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From: Paul A. Bristow (boost_at_[hidden])
Date: 2003-04-10 09:30:26

I have used Thomas Witt's cyclic_array (files section) to show that Neal D.
Becker's statistics code works nicely with a cyclic buffer - as it should.

But the cyclic iterator and buffer code is somewhat unfinished. (I googled to
three Boost contributions from Gennadiy Rozental, Thomas Witt and Jan Gaspar but
expediently used Thomas Witt's). I believe that this experiment shows how
valuable it would be to have a cyclic buffer and iterator in the Boost toolkit.
How can I rekindle interest in this?


Paul A Bristow, Prizet Farmhouse, Kendal, Cumbria, LA8 8AB UK
+44 1539 561830 Mobile +44 7714 33 02 04
Mobile mailto:pabristow_at_[hidden]

Code fragment:

                cyclic_array<double, max_buffer_size> cb;// Container to hold a few test
                Stat<double> D; // Statistics
                for (int i = 1; i < 9; i++)
                { // Simulate new measurements or data coming in.
                        cb.push_back(double(i)); // New measurements: 1., 2. .. 8.
                        cout << double(i) << '\t';
                        show_cb(cb, cout); // Current state of cyclic buffer.
                        D.Reset(); // Or Compute will add to previous count, sum etc, perhaps not
                        D.Compute(cb.begin(), cb.end()); // Iterate over all cyclic buffer.
                        // Function Compute triggers calculation of mean, sd etc.
                        cout << "Count = " << D.Count()<< ", mean = " << D.Mean()
                                << ", sd = " << D.StdDev() << endl;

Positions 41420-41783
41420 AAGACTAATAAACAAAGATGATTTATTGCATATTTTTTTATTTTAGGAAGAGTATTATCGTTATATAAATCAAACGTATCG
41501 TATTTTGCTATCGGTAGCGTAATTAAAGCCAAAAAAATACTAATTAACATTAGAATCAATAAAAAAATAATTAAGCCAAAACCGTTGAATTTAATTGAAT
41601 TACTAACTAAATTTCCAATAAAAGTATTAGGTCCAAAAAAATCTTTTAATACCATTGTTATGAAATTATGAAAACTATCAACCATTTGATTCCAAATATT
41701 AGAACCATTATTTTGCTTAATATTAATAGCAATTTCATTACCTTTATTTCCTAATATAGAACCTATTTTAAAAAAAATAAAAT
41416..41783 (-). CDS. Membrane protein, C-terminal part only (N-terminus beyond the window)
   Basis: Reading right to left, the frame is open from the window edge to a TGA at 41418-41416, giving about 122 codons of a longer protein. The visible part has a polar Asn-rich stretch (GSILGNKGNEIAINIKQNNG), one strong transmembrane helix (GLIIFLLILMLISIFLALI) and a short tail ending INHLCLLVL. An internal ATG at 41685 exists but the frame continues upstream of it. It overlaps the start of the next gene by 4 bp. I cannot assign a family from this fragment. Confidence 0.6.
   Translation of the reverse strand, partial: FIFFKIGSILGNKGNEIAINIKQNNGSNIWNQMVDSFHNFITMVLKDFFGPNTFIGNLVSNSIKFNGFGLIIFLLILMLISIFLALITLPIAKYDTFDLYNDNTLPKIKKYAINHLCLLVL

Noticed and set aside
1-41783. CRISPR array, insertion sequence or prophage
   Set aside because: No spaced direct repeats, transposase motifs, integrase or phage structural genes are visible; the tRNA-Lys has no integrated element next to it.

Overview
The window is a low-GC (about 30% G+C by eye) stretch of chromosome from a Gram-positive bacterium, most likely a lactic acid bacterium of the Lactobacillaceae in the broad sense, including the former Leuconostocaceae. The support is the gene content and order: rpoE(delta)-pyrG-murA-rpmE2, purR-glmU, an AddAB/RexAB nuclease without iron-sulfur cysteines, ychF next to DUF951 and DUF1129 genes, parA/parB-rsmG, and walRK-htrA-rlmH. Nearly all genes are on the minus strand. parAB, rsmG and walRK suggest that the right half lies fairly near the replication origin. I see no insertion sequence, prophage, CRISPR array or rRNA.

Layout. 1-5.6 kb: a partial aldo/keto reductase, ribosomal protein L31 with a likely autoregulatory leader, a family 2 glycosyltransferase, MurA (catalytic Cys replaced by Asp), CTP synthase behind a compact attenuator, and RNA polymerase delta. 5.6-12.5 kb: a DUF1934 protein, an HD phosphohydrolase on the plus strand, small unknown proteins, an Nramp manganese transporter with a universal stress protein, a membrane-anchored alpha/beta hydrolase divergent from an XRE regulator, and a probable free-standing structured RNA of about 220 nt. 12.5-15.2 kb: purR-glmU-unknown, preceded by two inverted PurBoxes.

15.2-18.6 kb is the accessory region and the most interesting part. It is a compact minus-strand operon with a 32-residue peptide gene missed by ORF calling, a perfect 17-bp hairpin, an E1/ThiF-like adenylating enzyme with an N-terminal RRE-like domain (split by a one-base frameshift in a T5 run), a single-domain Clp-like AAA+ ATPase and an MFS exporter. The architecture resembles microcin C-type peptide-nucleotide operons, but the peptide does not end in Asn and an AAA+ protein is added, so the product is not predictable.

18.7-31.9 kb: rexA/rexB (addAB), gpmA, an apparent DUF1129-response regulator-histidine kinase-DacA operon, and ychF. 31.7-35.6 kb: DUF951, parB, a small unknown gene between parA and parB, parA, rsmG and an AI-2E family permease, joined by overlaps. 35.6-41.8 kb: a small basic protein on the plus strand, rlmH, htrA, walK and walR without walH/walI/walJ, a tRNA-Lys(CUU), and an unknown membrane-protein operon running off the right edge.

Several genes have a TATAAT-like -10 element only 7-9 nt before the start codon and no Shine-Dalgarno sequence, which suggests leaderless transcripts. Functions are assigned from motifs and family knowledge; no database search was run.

> -----Original Message-----
> From: boost-bounces_at_[hidden]
> [mailto:boost-bounces_at_[hidden]]On Behalf Of Neal D. Becker
> Sent: Thursday, April 03, 2003 10:15 PM
> To: Boost mailing list
> Subject: Re: [boost] Statistics code example

> >
> > And it makes me wonder if one could use a container like a circular buffer.
> > I can think of applications where one would like new data to pour in
> > continuously and to look back for mean (weighted Kalmanesque?), perhaps
> > only a limited distance. Using a vector or valarray would imply it would
> > grow for ever and run out of space eventually. (I think someone else
> > suggested something of this sort?)
> > Is the STL queue suitable?
> >
> We have actually seen some nice code for circular buffer, about 6months to 1
> year back. I have brought the subject up here a couple of times.
> The most promising IMHO is cycle_iterator, which is an adaptor submitted by
> Gennadiy Rozental. I believe this is almost ready for a real boost
> submission. Last we left it, there were some questions of the semantics of
> the "distance" between iterators. In any case, the "distance" between
> iterators in a cyclic buffer is fuzzy.
> I think the semantics in cyclic_buffer are the ones I prefer. That is, the
> distance from A -> B is always interpreted as positive.

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